Dorrel Norman Elvert Herzog was born in New Athens, Illinois, a blue-collar community that would shape him long after he left. He excelled in baseball and basketball and was open to skipping the occasional class to take in a Cardinals game. Signed up by the Yankees, he was a center fielder who discovered that he had competition from a prospect born just weeks before him, Mickey Mantle.

Herzog never played for the Yankees, but he did get to know manager Casey Stengel, another master shuffler of players who became a key influence. The light-haired Herzog was named “The White Rat” because of his resemblance to Yankees pitcher Bob “The White Rat” Kuzava.

Like so many successful managers, Herzog was a mediocre player, batting just .257 over eight seasons and playing several positions. His best year was with Baltimore in 1961, when he hit .291. He also played for the Washington Senators, Kansas City Athletics and Detroit Tigers, with whom he ended his playing career, in 1963.

“Baseball has been good to me since I quit trying to play it,” he liked to say.

After working as a scout and coach, Herzog was hired in 1967 by the New York Mets as director of player development, with Tom Seaver and Nolan Ryan among the future stars he helped bring along. The Mets liked him well enough to designate him the successor to Gil Hodges, but when the manager died suddenly in 1972 the job went to Yogi Berra. Herzog instead debuted with the Texas Rangers the following season, finishing just 47-91 before being replaced by Billy Martin. He managed the Angels for a few games in 1974 and joined the Royals the following season, his time with Kansas City peaking in 1977 when the team finished 102-60.

Herzog’s Management Style

Many players spoke warmly of Herzog, but he didn’t hesitate to rid his teams of those he no longer wanted, dumping such Cardinals stars as outfielder Lonnie Smith and starting pitcher Joaquin Andujar. One trade worked out brilliantly: Before the 1982 season, he exchanged .300 hitting shortstop Garry Templeton, whom Herzog had chastised for not hustling, for the Padres’ light-hitting Ozzie Smith, now widely regarded as the best defensive shortstop in history. Another deal was less far successful: Gold Glove first baseman Keith Hernandez, with whom Herzog had feuded, to the Mets in the middle of 1983 for pitchers Neil Allen and Rick Ownbey. Hernandez led New York to the World Series title in 1986, while Allen and Ownbey were soon forgotten.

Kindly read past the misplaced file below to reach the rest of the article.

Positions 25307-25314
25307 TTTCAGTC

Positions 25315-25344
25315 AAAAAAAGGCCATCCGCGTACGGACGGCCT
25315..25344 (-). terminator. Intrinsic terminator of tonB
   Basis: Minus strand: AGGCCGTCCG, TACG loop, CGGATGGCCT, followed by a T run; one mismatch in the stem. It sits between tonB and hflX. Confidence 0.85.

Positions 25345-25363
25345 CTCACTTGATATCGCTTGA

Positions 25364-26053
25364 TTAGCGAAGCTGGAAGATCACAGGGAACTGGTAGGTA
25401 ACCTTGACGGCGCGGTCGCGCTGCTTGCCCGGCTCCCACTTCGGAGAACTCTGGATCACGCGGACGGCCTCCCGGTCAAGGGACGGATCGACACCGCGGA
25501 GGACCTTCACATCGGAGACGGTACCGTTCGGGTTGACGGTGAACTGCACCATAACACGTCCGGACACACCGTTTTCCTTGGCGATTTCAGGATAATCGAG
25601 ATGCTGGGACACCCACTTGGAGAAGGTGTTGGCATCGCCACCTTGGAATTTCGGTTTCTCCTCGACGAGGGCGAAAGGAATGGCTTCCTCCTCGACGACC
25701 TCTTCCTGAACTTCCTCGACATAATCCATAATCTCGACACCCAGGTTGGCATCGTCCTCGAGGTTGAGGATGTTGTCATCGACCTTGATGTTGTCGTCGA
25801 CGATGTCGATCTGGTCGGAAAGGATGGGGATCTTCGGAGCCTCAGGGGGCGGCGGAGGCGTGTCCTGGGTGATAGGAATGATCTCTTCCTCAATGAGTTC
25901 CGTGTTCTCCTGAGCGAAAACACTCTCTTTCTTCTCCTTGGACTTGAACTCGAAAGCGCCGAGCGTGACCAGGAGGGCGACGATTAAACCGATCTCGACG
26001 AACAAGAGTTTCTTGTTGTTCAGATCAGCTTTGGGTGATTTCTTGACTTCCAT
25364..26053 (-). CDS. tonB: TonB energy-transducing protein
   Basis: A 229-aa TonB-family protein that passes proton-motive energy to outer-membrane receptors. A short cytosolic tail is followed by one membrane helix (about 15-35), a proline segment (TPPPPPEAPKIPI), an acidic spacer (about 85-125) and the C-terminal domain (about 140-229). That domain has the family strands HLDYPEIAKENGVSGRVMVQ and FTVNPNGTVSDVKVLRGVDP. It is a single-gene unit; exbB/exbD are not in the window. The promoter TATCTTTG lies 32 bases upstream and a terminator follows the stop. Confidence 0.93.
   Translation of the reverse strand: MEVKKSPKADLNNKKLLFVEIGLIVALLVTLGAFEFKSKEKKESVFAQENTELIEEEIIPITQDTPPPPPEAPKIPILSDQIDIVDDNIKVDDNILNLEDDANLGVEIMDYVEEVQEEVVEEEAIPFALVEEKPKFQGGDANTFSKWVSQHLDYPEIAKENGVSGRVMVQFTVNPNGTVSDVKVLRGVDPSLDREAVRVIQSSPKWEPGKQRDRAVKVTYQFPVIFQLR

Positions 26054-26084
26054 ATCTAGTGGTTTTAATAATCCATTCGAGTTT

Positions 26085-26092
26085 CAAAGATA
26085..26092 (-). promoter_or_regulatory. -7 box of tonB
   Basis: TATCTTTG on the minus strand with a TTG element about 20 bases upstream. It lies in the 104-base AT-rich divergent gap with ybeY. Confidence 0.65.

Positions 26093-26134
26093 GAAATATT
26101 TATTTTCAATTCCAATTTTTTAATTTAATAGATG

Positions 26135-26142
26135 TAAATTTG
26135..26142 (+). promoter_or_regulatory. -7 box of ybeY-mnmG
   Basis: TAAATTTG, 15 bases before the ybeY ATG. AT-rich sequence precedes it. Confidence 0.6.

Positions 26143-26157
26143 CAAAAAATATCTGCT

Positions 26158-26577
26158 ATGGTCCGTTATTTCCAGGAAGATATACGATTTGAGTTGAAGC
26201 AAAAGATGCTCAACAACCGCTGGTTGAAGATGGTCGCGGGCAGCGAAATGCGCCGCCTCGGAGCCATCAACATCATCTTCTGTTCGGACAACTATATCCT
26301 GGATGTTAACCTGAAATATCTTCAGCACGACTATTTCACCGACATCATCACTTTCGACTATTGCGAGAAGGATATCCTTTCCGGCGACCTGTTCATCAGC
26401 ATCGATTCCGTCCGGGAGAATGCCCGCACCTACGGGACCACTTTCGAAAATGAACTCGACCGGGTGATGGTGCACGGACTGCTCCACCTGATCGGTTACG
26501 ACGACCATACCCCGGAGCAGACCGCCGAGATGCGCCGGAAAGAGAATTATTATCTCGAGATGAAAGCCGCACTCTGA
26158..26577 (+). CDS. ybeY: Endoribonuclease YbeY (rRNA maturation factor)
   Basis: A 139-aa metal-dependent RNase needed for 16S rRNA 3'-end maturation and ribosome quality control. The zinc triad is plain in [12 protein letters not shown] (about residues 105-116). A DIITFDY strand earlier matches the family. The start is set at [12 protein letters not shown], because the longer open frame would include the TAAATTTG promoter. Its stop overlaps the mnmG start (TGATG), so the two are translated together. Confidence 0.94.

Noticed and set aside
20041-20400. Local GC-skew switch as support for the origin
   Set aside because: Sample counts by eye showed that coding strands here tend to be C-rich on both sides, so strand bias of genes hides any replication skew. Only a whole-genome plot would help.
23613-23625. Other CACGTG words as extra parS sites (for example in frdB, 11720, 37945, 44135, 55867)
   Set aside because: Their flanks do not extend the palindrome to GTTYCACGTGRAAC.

Herzog was just as tough on himself, resigning in the middle of 1990 because he was “embarrassed” by the team’s 33-47 record. He served as a consultant and general manager for the Angels in the early ’90s and briefly considered managing the Red Sox before the 1997 season.

If the ’82 championship was the highlight of his career, his greatest blow was the ’85 series. The Cardinals were up 3 games to 2 against his former team, the Royals, and in Game 6 led 1-0 going into the bottom of the ninth, with Worrell brought in to finish the job.

Jorge Orta led off and grounded a 0-2 pitch between the mound and first base. In one of the most famous blown calls in baseball history, he was ruled safe by umpire Don Denkinger, even though replays showed first baseman Jack Clark’s toss to Worrell was in time. The Cardinals never recovered. Kansas City rallied for two runs to tie the series and crushed the Cards 11-0 in Game 7.

“No, I’m not bitter at Denkinger,” Herzog told the AP years later. “He’s a good guy, he knows he made a mistake, and he’s a human being. It happened at an inopportune time but I do think they ought to have instant replay in the playoffs and World Series.”

As if testing Herzog’s humor, the Hall inducted him alongside an umpire, Doug Harvey.

“I don’t know why he should get in,” Herzog joked at the time. “Doug kicked me out of more games than any other umpire.”